Police deal with 1,800 snow incidents in Norfolk in just four days
Officers in Norfolk have dealt with nearly 2,000 snow related incidents since the Beast from the East swept in sub-zero conditions.
Norfolk Constabulary has be called to 1,800 incidents due to the bad weather since midnight on Tuesday and officers dealt with 118 incidents last night.
Chief Inspector Sonia Humphreys warned that road conditions in parts of the county remain dangerous and urged people to only travel if it is essential.
“Roads are continuing to be affected with the main problem being snowdrifts,” she said. “We have also seen a number of cases where cars have been abandoned and we are working to try and clear these from the roads as soon as possible. If you do find yourself in a situation where you are having to leave your car, please try and move them off the carriageway if you can.
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“More snow is predicted in the county from mid-afternoon which may cause further problems and we would urge those people who can, to consider their return from work earlier. We want to ensure people who are on the roads get home safely.
“The advice to motorists remains the same, please drive to the road conditions and only make the journeys that you absolutely have to. We know after several days of disruption that many people may need to make essential journeys but if you must travel, please consider sharing lifts with friends and neighbours to put less pressure on the road networks.
“It’s not a case of how suitable your vehicle is or how good a driver you are; many of these incidents happen without warning and the only way to avoid them is by not being on the road in the first place.”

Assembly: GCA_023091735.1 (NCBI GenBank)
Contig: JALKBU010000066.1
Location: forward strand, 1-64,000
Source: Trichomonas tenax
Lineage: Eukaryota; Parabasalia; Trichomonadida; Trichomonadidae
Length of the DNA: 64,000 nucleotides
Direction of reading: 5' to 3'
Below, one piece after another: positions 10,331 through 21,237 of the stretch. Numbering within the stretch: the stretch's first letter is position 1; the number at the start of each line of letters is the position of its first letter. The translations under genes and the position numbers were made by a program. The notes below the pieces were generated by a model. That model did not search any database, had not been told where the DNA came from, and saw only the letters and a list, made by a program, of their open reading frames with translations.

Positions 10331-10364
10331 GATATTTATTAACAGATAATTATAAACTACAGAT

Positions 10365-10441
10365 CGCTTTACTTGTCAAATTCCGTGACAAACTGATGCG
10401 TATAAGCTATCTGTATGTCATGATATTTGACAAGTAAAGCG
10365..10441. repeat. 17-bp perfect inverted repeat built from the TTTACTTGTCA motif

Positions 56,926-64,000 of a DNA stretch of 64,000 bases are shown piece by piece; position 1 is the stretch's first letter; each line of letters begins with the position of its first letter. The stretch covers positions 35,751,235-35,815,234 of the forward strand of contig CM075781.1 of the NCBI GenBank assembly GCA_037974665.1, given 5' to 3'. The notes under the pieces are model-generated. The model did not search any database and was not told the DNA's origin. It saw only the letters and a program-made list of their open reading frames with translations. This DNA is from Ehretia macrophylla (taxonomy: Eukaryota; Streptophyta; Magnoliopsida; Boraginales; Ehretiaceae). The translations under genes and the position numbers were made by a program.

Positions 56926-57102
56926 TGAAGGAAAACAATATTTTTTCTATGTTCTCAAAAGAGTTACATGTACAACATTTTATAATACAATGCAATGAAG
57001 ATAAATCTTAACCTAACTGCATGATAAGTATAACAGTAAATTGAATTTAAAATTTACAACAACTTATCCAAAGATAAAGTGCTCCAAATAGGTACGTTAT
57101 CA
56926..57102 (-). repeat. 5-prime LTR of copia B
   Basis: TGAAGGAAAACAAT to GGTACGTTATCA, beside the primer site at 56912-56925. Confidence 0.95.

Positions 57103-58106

With the weekend ahead she also asked people to check with organisers if events are cancelled.
Representatives from a number of agencies including Norfolk County Council Highways, the Volunteer 4x4 Emergency Response Service, Norfolk Lowland Search and Rescue, Norfolk Fire and Rescue Service and the Red Cross are at Norfolk Constabulary Headquarters in Wymondham co-ordinating resources so they are mobilised and able to respond effectively to incidents across the county.
Chf Insp Humphreys added: “If you do get stuck and feel you are in danger, please call us on 101 or in an emergency 999.
“We would like to take this opportunity to thank those members of the public, particularly within the farming community, who have volunteered their time and equipment to help those in need.”
Drivers who need to travel at any point today are advised to:
• Plan ahead – check your route on a planner to see the latest traffic updates
• Tell friends or family about your travel plans – inc route – and let them know when you’ve arrived
• Make sure you vehicle is clear of snow/ice, has sufficient fuel and screenwash
• Allow plenty of time for your journey
• Travel at a low speed avoiding sudden braking/steering moves
• Keep a sensible distance between you and the car in front
• Use headlights – do not rely solely on daytime running lights
• If visibility falls below 100m use your fog lights
• Take provisions (blanket, warm clothing, food/water)
• Charge your phone before setting off.
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